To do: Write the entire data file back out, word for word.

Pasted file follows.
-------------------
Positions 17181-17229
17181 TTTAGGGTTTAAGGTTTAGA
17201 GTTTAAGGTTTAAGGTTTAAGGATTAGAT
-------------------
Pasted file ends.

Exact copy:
Positions 17181-17229
17181 TTTAGGGTTTAAGGTTTAGA
17201 GTTTAAGGTTTAAGGTTTAAGGATTAGAT